There are actually a number of world-class commercial photographers in Malaysia – but we don’t hear much about them here because they do the majority of their work outside the country. Much of my own business comes from Singapore and Switzerland – I specialize in watches, food and architecture, which also happen to be personal passions.
As organizations and individuals, it’s important that we do what we can to support the creative industries, beyond photography. The government can budget for ‘innovation incentives’, but something more than that is needed to make creativity flourish and grow: an ecosystem. Any industry creative will agree that inspiration isn’t always available on demand, but the environment is a large contributing factor. Take The Louvre, for example. Its archive gives inspiration to budding artists, and supports an ecosystem of its own, providing intellectual nourishment for future generations. Malaysia needs a legacy like that.
In a previous life, I was a director in the education and professional services sectors. Come recruitment time, I was saddened after interviewing many graduates with great paper scores – they were simply unable to perform at all in a professional environment. The missing elements? Creative thinking and initiative. At the same time, there’s still a ray of hope: at a recent major competition I judged, the best entries by far – and the bulk of the shortlisted ones – came from the student category. There is potential out there; we need to nurture it.
Support comes in many forms. There is commercial recognition – giving fair value for a professional service, recognizing and rewarding quality. Then there is also intellectual recognition – public acknowledgement and respect for the creator’s (and photographer) intellectual property rights. (Don’t know what an image license is? Don’t be afraid to ask). People are proud to show their best work – especially to a wide audience.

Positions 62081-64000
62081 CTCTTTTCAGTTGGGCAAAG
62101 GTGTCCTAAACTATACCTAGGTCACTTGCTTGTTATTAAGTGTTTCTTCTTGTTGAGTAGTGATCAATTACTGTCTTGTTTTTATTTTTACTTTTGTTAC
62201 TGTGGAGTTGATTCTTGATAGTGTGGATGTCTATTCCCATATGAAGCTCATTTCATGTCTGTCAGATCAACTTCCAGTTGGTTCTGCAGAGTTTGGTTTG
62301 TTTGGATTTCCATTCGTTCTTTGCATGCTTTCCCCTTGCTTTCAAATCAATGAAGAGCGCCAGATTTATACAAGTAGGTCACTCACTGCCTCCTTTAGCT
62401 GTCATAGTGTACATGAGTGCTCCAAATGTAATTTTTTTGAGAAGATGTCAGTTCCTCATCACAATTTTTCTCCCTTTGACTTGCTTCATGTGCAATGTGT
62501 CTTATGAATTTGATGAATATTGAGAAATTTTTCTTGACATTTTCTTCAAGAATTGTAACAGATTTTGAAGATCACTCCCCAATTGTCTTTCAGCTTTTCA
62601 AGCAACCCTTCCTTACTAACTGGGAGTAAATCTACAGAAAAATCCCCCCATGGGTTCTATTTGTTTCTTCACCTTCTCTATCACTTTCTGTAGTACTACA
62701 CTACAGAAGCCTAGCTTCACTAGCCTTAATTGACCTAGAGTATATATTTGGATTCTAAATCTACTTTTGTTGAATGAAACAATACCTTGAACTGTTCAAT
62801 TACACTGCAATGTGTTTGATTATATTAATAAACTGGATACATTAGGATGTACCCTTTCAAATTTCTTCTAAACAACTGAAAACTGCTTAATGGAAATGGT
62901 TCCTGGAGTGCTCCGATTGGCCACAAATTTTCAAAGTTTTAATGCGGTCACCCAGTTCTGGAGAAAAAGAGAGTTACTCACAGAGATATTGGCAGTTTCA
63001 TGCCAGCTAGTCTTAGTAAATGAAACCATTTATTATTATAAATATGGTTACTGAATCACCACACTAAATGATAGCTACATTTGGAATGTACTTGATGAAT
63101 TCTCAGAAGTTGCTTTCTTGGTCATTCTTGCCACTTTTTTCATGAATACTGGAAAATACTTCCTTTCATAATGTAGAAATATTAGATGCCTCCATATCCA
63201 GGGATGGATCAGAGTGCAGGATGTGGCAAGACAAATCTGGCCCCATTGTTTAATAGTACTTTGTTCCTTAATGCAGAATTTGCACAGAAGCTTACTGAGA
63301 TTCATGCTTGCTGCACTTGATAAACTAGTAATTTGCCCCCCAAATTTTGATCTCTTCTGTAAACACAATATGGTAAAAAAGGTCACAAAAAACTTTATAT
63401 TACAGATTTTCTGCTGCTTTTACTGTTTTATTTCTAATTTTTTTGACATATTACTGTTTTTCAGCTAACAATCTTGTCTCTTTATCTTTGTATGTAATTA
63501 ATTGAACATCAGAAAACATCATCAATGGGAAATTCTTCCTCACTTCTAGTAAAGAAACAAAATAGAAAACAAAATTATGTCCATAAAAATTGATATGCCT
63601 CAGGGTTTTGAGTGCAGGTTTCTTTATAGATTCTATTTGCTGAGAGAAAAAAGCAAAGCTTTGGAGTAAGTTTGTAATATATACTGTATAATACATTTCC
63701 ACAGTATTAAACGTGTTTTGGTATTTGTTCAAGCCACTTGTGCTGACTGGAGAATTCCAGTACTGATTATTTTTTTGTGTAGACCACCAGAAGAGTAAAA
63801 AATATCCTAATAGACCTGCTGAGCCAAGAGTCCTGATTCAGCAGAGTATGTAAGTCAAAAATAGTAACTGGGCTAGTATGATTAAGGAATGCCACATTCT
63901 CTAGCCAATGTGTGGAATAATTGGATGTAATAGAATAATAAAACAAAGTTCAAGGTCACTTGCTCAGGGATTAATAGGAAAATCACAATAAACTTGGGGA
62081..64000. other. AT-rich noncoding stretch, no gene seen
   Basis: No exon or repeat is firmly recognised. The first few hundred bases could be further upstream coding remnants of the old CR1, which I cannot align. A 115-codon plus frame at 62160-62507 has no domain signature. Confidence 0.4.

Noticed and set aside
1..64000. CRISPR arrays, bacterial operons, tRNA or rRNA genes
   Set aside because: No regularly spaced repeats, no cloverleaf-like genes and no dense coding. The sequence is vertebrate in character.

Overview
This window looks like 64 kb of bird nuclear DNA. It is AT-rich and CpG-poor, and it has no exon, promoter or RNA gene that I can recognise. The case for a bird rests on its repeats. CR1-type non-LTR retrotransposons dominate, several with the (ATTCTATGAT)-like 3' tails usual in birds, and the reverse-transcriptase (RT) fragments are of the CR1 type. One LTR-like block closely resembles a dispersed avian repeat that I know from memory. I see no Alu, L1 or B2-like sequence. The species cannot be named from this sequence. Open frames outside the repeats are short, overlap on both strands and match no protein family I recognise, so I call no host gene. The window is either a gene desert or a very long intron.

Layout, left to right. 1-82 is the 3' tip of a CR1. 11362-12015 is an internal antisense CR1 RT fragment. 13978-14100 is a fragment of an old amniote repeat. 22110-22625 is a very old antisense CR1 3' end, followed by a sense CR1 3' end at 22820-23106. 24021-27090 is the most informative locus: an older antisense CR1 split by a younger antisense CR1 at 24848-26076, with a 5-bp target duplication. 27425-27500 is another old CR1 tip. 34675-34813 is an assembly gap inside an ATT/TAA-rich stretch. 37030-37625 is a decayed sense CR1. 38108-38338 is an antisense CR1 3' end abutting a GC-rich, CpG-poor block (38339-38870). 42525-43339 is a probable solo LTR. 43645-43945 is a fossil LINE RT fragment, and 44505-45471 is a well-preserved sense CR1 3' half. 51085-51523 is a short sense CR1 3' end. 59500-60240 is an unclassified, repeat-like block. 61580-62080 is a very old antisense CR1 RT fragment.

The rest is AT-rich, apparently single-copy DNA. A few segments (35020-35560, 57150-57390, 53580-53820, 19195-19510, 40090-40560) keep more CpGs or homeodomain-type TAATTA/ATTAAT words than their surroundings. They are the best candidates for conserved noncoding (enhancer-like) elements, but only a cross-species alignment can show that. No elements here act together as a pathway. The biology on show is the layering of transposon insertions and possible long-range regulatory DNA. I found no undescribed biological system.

Equally important is teaching and encouragement. Since early this year, I’ve tried to do my part via http://www.mingthein.com. I aim to give back to the greater photographic community by openly sharing thoughts on technique, philosophy, and the life of a professional photographer – something beyond the other million gear reviews. The response has been fantastic so far – over a quarter of a million international visitors every month.
Collectively, this is why as a professional, a creative, and a Malaysian, I was proud to be invited to serve as Chief Judge for the inaugural Maybank Photographer of The Year Awards. It’s great to see a major company recognizing the importance of creativity, and giving Malaysians an opportunity to showcase their work, and the incentive to up their game. There are some pretty sweet prizes, too. As tempted as I am to enter instead of judging, I’m much more excited about seeing the entries. MT
The Maybank Photographer of The Year Awards may be entered online at www.maybankphotoawards.com. Submissions are open from 3 September to 31 October.